The Joker pumps Gotham full of laughing gas and goes on a crime spree.
Written by Carl Swenson
Directed by Kevin Altieri
Music by Shirley Walker
Animation by Akom
Kevin Conroy as Bruce Wayne
Efrem Zimbalist, Jr. as Alfred
Richard Moll as Computer
Mari Devon as Summer Gleeson
Mark Hamill as The Joker
Pat Fraley as Jest
Did you ever wonder what the Adam West Batman TV show would have been like if they had played its absurd stories absolutely straight instead of winkingly "straight"? Probably not. Just to pose the question is to see why it would never work. There's a word for "straight and absurd." The word is "bad."
I'm sure that "The Last Laugh" was not made in a spirit of experimentation, but that's the only charitable way of looking at it. The episode has the kind of inane Joker plot that would strike a clever but limited TV writer as "typically comic book": the Joker floods the Gotham financial district with laughing gas and starts cleaning the place out; Batman stops him. It also has characters making asides to the audience, whether it is vaguely in character (the Joker) or not (Alfred), and tiresome little "comic" touches like Batman glaring at the Joker through a periscope before slugging said periscope.
But it also plays for melodrama: prolonged exposure to the gas will cause permanent insanity, a plot point that is helpfully and redundantly repeated when Alfred gets a snootful and then dropped altogether. And the bulk of the story is padded out with fight scenes that are extended, grim, and inefficienttestament to the way the story has defeated director Kevin Altieri, whose action scenes are usually lyrical expositions of space and movement. (Credit where credit is due, though: there is a remarkably vicious beating visited upon a robotic clown goon.)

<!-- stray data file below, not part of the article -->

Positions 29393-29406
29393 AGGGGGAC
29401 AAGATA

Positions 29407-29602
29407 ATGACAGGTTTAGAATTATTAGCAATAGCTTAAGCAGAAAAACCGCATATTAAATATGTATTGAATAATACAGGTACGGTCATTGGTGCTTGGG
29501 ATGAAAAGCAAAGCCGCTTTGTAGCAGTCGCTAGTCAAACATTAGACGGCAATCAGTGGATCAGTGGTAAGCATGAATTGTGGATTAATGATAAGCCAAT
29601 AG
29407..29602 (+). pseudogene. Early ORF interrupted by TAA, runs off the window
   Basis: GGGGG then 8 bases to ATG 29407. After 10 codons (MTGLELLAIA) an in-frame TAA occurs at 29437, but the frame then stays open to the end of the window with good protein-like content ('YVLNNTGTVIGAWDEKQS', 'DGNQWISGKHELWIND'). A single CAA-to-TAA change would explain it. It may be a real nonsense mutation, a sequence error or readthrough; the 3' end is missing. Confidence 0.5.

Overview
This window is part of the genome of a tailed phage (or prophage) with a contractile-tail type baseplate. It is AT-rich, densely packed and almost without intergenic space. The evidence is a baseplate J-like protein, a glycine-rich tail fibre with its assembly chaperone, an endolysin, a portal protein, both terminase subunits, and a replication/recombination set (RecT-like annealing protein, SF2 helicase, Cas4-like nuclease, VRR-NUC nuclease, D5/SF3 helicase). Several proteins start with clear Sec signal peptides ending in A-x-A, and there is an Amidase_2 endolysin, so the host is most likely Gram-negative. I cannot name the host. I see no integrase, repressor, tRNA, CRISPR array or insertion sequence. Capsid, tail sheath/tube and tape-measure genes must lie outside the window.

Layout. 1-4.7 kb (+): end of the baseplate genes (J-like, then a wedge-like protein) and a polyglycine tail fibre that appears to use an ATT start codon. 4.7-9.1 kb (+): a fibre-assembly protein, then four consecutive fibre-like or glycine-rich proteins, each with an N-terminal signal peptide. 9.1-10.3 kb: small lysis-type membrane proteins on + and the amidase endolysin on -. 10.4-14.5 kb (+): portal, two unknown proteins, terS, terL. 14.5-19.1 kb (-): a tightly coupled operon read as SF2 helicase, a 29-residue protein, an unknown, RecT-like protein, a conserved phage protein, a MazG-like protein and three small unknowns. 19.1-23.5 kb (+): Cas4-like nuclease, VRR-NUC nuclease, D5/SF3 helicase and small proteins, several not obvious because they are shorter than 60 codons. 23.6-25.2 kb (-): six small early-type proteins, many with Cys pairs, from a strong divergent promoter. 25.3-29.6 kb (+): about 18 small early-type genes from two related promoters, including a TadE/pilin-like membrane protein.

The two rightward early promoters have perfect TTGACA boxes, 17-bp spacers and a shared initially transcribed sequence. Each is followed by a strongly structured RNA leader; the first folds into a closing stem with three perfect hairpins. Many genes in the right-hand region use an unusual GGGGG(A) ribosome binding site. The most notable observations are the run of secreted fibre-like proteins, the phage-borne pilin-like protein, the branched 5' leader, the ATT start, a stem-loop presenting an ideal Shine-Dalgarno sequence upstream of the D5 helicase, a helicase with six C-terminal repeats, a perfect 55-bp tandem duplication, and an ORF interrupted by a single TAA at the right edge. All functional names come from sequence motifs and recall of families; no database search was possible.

Nor has the episode the uneasy, dream-like atmosphere of "Critters," where the mix of the comic and the melodramatic becomes a challenge to one's sense of reality. Instead, it just feels like a cynical attempt to give the audience what the audience presumably wantsBatman in action and the Joker in stitchesas though the audience hadn't long ago seen through and moved beyond that kind of stuff. Even Shirley Walker's score sounds retro, though that turns out to be not such a bad thing. It has an odd, seventies' police show "wackatta wackatta" kind of vibe to itan intriguing choice, even if it sounds like it should belong with a different (and better) episodemaybe in something starring Bullock.
This was a pretty early episode in the production cycle, so it's understandable that it should have such an uncertain tone. As such, there's a kind of archaeological interest in discovering a story that stands semi-erect as an evolutionary "missing link": something between the primitivism of Superfriends and the fully realized series that we eventually got. And it's useful to have a reminder of what BTAS could have been: a show that played up the "cartoon" in "cartoon action show." But that's special pleading.
A final note, since I see no point in prolonging the agony. I don't care if it is April Fool's Day: Bruce Wayne shouldn't laugh here, and he certainly shouldn't be making jokes at the expense of a deeply discomfited Alfred.
Kevin Altieri on changes to the script: "Other than dialogue, what you see on screen doesn't really resemble the script at all. In the original, Batman kept getting garbage dumped on him."
Bruce Timm on Captain Clown: "We found out that we could beat the crap ot of him, because he's a robot. It was great. We didn't know if we could get away with that, but we took a chance ... and there was no objection."
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The Laughing Fish